"American Progress, John Gast (1872)." Wikimedia Commons. Accessed January 30, 2018. https://commons.wikimedia.org /wiki/File:American_progress.JPG.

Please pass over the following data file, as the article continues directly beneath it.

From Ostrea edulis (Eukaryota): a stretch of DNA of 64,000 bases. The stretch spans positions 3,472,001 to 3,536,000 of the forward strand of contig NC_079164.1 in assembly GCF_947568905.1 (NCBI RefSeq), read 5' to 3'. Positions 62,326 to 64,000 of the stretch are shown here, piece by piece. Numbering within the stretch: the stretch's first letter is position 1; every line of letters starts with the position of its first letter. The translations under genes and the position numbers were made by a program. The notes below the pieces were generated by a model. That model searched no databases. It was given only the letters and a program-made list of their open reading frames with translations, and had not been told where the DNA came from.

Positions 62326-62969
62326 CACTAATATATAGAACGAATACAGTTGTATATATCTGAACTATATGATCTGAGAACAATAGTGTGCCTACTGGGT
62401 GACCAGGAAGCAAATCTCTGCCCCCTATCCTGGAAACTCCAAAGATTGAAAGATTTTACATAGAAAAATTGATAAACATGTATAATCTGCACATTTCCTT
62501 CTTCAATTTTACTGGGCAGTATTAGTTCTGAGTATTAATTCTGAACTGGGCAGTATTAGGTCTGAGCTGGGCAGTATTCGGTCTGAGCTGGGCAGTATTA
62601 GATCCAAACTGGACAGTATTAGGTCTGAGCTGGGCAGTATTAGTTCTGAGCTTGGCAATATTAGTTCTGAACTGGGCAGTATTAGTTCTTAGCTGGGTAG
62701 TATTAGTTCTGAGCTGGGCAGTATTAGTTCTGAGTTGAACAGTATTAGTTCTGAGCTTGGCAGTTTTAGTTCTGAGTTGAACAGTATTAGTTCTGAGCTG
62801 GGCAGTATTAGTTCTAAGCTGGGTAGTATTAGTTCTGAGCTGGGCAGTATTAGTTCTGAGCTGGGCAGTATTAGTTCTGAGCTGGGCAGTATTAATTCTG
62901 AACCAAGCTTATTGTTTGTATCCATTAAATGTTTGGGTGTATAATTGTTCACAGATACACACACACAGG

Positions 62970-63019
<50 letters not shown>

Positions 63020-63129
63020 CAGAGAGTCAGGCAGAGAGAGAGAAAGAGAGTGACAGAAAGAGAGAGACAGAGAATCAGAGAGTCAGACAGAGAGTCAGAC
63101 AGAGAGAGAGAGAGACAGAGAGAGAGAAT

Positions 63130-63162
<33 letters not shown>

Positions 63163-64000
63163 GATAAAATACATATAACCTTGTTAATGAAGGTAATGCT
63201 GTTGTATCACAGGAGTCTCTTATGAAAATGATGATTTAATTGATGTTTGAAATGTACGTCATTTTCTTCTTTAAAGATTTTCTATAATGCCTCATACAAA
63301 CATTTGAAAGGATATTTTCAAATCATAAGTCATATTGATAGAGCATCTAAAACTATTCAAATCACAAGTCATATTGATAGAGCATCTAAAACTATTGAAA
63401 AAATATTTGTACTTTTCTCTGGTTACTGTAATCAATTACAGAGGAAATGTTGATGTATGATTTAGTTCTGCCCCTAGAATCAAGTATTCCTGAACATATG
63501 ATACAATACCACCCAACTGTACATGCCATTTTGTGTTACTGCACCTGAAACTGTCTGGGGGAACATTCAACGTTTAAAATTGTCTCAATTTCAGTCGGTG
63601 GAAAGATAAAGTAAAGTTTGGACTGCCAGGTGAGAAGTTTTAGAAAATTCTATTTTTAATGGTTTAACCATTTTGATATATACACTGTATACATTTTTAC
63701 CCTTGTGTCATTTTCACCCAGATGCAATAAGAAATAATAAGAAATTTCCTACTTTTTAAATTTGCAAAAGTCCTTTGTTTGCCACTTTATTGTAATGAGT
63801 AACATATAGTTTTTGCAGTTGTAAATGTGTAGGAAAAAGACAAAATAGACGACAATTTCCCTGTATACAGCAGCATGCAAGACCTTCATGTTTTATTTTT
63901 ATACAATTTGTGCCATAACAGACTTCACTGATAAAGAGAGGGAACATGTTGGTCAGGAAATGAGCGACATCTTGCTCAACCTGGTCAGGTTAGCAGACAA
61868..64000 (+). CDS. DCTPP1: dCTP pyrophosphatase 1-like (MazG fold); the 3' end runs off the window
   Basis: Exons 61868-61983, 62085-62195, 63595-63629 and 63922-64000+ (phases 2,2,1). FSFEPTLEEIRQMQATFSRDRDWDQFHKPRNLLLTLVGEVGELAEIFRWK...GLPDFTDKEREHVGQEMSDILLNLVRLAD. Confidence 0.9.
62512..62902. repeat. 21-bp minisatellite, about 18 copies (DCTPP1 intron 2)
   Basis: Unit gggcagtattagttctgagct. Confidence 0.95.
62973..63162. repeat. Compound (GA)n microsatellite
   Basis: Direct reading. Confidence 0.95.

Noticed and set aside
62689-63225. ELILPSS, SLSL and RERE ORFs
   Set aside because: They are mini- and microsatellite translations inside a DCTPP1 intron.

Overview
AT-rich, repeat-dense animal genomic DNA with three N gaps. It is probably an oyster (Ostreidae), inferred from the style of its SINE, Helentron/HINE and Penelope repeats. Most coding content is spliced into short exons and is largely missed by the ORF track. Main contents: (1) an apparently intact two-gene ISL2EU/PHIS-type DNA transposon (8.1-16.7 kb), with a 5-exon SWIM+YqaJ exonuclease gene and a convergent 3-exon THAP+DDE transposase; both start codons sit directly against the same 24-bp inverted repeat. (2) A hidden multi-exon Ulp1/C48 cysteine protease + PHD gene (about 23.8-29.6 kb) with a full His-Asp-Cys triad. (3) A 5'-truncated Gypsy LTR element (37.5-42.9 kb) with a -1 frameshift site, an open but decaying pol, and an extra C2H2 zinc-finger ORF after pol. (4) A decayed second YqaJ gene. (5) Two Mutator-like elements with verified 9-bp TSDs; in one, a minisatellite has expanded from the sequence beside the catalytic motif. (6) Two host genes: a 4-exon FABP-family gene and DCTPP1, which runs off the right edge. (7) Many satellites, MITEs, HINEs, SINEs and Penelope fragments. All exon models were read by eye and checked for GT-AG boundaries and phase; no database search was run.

Walter LaFeber’s The New Empire exposes "white" America’s drive for economic conquest by delineating imperial expansionism (alternatively, encroachment) as an outward-gazing product of the Industrial Revolution. In contrast to settler colonialism as articulated by Moses Finley, LaFeber traces the American empire’s quest to acquire new overseas markets and investment opportunities free from the constraints and responsibilities of total administrative dominion. American foreign policy has always been capitalist in nature, made to support trade agreements and monopolies that bolster the domestic economy. Finley similarly articulates the role of policymaking in colonization. In this way, are modern imperialism and colonialism necessarily bureaucratic? Are they are inherently exploitative (as Finley also proposes)? Indeed, Richard Hofstadter’s “Cuba, the Philippines, and Manifest Destiny” describes a process of “benevolent imperialism” wherein the myth of American exceptionalism and democracy informs and inspires a paternalistic intervention in other countries.